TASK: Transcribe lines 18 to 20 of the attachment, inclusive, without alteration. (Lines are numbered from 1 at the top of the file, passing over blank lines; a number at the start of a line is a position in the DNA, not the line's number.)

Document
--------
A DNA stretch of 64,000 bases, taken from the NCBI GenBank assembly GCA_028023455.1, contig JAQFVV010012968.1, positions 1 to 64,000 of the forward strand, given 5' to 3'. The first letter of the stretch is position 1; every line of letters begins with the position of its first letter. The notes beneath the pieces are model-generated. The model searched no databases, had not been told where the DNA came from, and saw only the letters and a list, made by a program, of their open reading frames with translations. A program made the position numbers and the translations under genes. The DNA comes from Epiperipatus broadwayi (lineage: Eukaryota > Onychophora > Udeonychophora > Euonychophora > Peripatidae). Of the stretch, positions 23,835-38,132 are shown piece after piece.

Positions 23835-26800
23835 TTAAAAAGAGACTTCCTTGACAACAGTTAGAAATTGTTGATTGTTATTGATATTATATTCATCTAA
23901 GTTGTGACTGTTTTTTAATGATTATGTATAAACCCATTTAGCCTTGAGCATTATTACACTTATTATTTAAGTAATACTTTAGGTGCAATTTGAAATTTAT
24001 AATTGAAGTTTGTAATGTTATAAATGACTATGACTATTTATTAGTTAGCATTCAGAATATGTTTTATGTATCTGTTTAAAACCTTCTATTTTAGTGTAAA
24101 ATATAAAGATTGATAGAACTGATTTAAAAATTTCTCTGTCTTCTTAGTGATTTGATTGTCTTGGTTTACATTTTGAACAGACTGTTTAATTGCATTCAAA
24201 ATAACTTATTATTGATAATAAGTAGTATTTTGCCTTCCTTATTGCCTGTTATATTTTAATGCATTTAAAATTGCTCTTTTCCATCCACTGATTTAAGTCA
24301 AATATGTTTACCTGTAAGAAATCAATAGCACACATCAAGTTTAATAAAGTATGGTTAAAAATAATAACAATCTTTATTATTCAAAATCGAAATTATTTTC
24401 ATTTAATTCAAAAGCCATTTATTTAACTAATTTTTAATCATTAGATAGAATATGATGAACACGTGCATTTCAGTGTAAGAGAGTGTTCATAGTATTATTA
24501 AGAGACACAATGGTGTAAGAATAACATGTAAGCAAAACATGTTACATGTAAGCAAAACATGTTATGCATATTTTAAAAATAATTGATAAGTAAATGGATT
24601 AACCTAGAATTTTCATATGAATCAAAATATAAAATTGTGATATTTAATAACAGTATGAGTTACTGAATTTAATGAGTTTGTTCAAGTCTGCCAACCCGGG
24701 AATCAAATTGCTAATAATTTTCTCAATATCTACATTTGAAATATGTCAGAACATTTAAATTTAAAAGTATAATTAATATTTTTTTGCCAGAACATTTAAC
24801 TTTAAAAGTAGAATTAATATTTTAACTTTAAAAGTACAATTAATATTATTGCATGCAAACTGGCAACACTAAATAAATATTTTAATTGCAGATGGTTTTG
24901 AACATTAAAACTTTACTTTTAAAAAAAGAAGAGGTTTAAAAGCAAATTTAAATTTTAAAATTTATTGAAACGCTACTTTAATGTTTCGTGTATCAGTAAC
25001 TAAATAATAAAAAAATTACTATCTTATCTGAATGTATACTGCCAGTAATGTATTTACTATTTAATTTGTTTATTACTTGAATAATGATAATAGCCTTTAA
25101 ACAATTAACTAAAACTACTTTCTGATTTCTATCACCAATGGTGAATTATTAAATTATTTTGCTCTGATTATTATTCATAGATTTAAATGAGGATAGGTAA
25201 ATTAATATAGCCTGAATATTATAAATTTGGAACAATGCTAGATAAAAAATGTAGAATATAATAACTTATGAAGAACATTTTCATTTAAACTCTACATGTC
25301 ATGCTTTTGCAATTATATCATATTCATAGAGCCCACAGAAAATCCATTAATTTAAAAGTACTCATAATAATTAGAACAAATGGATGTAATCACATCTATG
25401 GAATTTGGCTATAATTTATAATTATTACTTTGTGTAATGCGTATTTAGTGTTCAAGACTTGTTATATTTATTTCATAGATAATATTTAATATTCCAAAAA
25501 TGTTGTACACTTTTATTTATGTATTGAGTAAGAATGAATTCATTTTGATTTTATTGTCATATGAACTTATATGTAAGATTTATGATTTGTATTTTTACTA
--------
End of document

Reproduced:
25301 ATGCTTTTGCAATTATATCATATTCATAGAGCCCACAGAAAATCCATTAATTTAAAAGTACTCATAATAATTAGAACAAATGGATGTAATCACATCTATG
25401 GAATTTGGCTATAATTTATAATTATTACTTTGTGTAATGCGTATTTAGTGTTCAAGACTTGTTATATTTATTTCATAGATAATATTTAATATTCCAAAAA
25501 TGTTGTACACTTTTATTTATGTATTGAGTAAGAATGAATTCATTTTGATTTTATTGTCATATGAACTTATATGTAAGATTTATGATTTGTATTTTTACTA